” I always feel like somebody’s watching me” Rockwell
Ever get that creepy feeling when you’re out and about that you’re being watched. You take a careful look around but see no one, still, you can’t shake the feeling that someone or something is watching you. Chances are, you may right. Indeed, someone may be watching.
As more and more cities across the nation install complex surveillance systems that employ a network of cameras to monitor city streets and make them safer for you and me, there’s a very good chance you’re every move is being monitored back at police central, where one or more officers are patrolling the city via camera. No more squad car for these watchful observers, just good vision, and a keen eye. They do their patrolling in a surveillance room where video monitors cover the walls. In some instances, the officers can not only see you, but they can also speak to you as well, like the voice of God in the night!
As is always the case there are those who support this technological approach to policing and there are those who believe it has gone too far and infringes on our right to privacy. We’ve all seen nightly news stories where the police pull video from store fronts, parking lots, banks, traffic cams, etc, near the scene of a crime and are able to piece together a scenerio of what occurred or get a photo of suspects or their vehicle. There’s no doubt that cameras are an asset in fighting crime.
But when is enough enough? The City of Redlands has been in the news lately because of their widespread use of cameras throughout the city and also a surveillance plane eye in the sky. It has been such a successful program that the Redlands School District will soon be installing cameras at many of their school sites. Again, there are those who are for and those against. I have mixed feelings. I can see having cameras in high-crime areas or areas susceptible to criminal activity, even school sites where tagging and vandalism occurs, is an acceptable use of surveillance, but I don’t see the need for a camera on every corner, every storefront, or every neighborhood. What next? our homes, you know to quell domestic violence or disturbances? How can we be assured it won’t go that far?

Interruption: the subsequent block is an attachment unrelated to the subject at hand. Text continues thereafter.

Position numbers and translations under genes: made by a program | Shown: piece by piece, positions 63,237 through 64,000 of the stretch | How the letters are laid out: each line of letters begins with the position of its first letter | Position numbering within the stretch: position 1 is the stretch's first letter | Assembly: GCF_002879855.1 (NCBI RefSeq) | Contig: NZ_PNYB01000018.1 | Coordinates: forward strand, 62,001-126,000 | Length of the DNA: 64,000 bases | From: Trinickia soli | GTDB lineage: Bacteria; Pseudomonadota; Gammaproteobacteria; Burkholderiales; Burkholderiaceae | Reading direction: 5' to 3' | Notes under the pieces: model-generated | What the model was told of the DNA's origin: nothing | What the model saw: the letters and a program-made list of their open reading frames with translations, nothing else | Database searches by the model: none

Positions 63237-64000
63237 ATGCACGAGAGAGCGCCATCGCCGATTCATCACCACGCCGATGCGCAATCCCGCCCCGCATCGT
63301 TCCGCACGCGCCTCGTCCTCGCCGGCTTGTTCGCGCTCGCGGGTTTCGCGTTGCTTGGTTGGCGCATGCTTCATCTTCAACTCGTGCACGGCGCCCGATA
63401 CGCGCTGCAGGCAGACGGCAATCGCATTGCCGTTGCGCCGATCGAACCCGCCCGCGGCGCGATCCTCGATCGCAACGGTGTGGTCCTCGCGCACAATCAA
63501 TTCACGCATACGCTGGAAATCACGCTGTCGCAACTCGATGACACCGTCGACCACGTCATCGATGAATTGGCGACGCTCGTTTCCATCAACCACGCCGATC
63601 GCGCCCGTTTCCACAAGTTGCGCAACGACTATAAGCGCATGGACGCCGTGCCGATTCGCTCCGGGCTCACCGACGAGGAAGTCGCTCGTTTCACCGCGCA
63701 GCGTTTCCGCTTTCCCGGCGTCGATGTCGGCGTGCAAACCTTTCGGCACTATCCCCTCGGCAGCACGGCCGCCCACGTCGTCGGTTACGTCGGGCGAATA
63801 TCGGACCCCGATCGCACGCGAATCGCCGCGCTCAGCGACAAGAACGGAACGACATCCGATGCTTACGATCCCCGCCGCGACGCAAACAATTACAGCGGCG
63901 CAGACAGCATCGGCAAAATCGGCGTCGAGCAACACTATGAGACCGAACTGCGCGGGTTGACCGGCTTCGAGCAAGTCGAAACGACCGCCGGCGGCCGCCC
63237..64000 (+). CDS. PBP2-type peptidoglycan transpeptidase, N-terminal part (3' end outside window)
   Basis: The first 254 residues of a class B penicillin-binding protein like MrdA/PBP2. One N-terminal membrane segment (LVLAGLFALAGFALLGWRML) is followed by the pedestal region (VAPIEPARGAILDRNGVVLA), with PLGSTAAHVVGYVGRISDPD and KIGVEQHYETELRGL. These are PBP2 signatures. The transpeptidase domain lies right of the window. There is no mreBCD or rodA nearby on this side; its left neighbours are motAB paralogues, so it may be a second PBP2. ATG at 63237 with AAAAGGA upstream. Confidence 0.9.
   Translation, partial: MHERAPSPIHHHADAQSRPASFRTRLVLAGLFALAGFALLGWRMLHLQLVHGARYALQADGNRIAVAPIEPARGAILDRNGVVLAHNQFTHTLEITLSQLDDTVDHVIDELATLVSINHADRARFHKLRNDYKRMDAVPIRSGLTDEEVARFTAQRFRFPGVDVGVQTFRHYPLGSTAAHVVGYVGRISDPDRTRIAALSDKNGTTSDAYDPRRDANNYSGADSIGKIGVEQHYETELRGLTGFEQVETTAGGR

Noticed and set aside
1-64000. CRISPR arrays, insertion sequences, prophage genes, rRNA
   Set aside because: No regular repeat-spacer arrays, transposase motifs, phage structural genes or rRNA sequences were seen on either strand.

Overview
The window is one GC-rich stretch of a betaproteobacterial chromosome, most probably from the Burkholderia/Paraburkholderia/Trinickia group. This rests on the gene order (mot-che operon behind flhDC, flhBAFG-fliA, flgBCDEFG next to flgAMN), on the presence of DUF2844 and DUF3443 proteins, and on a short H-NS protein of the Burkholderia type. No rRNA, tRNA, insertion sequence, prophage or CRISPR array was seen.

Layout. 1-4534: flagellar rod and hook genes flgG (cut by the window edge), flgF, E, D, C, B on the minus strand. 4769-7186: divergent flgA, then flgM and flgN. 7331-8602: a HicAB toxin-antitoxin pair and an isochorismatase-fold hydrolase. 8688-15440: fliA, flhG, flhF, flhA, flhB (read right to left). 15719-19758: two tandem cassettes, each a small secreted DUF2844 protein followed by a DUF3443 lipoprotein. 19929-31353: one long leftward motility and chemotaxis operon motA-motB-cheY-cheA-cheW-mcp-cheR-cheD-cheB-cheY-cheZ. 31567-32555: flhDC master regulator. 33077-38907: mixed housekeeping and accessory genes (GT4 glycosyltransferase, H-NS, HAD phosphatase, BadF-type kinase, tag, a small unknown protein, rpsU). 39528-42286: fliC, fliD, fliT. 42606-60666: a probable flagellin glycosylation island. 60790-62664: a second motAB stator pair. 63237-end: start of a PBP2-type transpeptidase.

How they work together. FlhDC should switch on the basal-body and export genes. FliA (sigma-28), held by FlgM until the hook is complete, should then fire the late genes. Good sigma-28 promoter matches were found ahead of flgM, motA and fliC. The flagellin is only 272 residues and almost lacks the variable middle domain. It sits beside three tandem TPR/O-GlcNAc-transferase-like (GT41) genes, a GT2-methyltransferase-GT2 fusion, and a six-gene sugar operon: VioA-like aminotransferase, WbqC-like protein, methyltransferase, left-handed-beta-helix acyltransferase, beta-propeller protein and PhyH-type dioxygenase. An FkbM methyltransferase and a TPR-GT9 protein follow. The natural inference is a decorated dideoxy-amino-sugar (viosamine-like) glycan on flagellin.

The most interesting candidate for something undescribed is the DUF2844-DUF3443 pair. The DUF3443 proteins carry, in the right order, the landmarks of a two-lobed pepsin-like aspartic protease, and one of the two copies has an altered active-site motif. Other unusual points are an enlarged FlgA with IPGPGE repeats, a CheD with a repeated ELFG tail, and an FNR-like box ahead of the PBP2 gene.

In 1949 writer George Orwell gave us a rather bleak view of the future in his science fiction novel “1984.” In it, he envisioned a society in 1984 as high-tech, computerized, dehumanized and constantly under the surveillance of big government or as he tells it under the ever watchful eye of “Big Brother.” Well, it may be twenty-seven years late, but it looks like his vision has finally arrived, at least part of it anyway. In Orwell’s novel, your public life is monitored by thousands of cameras posted throughout the city, while your private life is monitored by your “Telescreen” a large flat screen teleceiver that broadcasts programs as well as transmits video images. You never know when Big Brother is watching.
In addition, we have surely become the hi-tech society he foresaw. The evidence is everywhere, one inch thin HDTV, with screen sizes up to 152 inches wide, smartphones, laptop computers, wi-fi and a host of wireless devices and services. We are a connected society, user-friendliness has become a way of life for most of us.
Has Orwell’s 1984 become a reality? It’s obvious that many Orwellian elements are in play right now. There are more things he writes about that are damn close to being a reality. His concept of perpetual war, a war with no clear ending conditions or a cold war sounds familiar. Are psychological surveillance, mind control, thought crimes and the thought police, in our near future as well? I guess we’ll have to wait and see what our future holds. Who knows the rest of 1984 may be just around the corner. So the next time you’re out and about, better be careful and play by the rules. Big Brother may have his eye on you…
Just a thought